Monday, 20 July 2009

We were there


I didn’t realise until tonight that this was the 40th anniversary of the Moon landing,* which risks being remembered in the same way we remember other anniversaries like the Woodstock festival, or the “malaise” speech, or even the Berlin Wall coming down.

This event holds an altogether calibre than any of those things, or indeed anything else in history. This was the first time that humans – or any species on Earth, or anywhere else that we know of – travelled through space to land on an alien world. That world may be barren and uninteresting, but that only makes the footprints we left there eternal, a reminder to anyone coming by in a million or billion years from now, “We lived here, and we made it this far. That was the kind of people we were.”

Sorry if this sounds melodramatic, but I’m serious – there was never anything like it, and may never be again. That deserves a moment of remembrance.

I hope that we can pull together enough energy to reach further -- to go to Mars, cast CFCs or some other greenhouse gas into its atmosphere to warm it, and introduce life, if there is none there already. I would love to not see our species keep all its genetic eggs in one planetary basket. Or, those few trips to the Moon might be all there was.

For some reason, even before I remembered the date, The Girl asked me about this very thing:

“Will you and I go into space someday, Papa?”

Oh, I wish, I said, but it takes a lot of work to get someone into space, and we’ve only been able to do it a few times.

“Why?”

Well, I said, it’s quite far to go, and it’s straight up. You know how tired you get even after climbing all the steps. It’s much farther up than that, and there are no steps.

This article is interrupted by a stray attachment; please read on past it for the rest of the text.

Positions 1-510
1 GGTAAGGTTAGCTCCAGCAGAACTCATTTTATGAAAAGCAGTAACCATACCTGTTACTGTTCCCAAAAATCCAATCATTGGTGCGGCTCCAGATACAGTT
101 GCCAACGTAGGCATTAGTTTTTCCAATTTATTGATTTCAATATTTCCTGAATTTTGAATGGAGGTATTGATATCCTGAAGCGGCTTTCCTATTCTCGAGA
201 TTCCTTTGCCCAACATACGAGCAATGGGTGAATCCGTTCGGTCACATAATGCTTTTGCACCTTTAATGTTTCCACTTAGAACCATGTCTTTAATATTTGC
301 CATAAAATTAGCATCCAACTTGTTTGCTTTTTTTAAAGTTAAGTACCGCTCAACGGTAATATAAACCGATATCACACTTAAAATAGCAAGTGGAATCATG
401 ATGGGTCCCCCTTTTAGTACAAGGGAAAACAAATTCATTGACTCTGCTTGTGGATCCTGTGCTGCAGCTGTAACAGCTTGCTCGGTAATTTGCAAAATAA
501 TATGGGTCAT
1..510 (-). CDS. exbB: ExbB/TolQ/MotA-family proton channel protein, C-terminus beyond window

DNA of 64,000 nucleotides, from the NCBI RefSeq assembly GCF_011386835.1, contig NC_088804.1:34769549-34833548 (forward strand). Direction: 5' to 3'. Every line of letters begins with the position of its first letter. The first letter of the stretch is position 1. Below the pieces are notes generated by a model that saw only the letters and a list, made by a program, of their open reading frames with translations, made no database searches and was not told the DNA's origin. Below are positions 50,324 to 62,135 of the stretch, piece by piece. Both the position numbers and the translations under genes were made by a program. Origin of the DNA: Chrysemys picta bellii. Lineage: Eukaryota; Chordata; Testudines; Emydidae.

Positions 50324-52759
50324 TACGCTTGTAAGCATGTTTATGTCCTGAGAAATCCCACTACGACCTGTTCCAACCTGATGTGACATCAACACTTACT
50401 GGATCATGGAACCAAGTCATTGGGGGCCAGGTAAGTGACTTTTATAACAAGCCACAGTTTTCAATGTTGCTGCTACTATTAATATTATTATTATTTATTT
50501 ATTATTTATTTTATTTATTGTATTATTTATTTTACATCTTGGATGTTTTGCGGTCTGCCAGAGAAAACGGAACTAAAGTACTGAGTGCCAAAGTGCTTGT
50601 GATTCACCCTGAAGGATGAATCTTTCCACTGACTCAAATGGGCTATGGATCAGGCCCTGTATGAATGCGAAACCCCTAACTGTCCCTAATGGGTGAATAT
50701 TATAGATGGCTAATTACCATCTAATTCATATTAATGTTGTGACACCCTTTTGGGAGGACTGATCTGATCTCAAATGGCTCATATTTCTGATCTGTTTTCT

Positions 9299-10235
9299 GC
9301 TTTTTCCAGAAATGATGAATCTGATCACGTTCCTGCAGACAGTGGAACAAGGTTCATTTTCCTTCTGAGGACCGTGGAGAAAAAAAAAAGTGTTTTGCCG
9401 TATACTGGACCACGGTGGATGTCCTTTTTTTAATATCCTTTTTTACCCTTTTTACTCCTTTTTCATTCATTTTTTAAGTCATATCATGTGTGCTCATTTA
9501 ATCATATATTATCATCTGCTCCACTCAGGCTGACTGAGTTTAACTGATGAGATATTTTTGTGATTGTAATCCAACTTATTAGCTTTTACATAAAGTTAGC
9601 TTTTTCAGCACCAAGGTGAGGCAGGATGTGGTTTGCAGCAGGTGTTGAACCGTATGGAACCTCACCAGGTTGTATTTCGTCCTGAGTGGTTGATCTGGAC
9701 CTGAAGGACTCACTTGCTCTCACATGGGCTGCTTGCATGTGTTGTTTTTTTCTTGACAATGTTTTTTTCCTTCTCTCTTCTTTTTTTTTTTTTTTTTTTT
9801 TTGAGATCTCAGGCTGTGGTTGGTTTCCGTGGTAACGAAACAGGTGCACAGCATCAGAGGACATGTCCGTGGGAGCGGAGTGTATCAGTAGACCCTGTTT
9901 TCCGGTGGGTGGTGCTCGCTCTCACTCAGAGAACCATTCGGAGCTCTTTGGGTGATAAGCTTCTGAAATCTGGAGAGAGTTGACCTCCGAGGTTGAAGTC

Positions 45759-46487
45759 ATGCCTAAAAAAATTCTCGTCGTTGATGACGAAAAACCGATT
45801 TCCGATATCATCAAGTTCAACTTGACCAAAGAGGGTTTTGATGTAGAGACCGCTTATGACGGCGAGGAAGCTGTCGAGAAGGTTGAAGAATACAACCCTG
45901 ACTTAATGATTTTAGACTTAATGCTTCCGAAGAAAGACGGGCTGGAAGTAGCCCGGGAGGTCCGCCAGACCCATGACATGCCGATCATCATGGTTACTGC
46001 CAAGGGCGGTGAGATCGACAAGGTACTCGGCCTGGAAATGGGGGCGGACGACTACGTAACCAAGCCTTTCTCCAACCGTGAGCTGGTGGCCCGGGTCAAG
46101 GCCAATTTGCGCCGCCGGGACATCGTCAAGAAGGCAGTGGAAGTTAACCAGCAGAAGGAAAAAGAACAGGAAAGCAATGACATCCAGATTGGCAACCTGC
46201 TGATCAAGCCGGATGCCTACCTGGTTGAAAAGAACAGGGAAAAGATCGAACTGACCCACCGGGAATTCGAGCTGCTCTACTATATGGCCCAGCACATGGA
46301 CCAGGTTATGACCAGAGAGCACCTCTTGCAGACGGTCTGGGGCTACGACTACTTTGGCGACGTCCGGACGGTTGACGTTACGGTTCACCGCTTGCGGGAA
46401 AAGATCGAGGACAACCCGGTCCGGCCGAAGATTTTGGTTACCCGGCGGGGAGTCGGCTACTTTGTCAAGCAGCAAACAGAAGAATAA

“If I could go, I would want to take a candle, because it’s so dark.”

It is dark, but there are stars, I said, deciding not to go into the issue of air in space.

“I’d like to meet some aliens!”

So would I, I said. But even if we can’t meet them, maybe someday we’ll talk to them.”

“How can we do that?” she asked.

Well, I said, the same way we talk to people on a mobile phone – we can send signals.

“But we don’t even know their house number!”

True, I said – we'll have to call different stars, and see if there's anyone home.

“How will they even know what we are saying?”

Good question, I said. They probably don’t speak English – but two plus two is four everywhere, and everything in the universe is made of the same stuff we are. So we have something in common.

“Do you think someone is listening?” she asked.

I suspect someone is, I said. Maybe someday we’ll hear from them. I hope so.

Moon rise over Australia. Photo courtesy of Wikipedia.

*I started to write "moon walk," but ... um ... no.

3 comments:

lagedargent said...

My dear Brian,
You really amaze me. Isn't the low-carbon, more fickle, tomorrow's world you're preparing for, going to lack the means and the drive to land people on the moon, not to speak of Mars, by a long shot.
NASA must have concluded long ago, that there wasn't anything to gain from further 'moon walking', or they would've done so. They shifted their focus to Mars for reasons of securing new funding.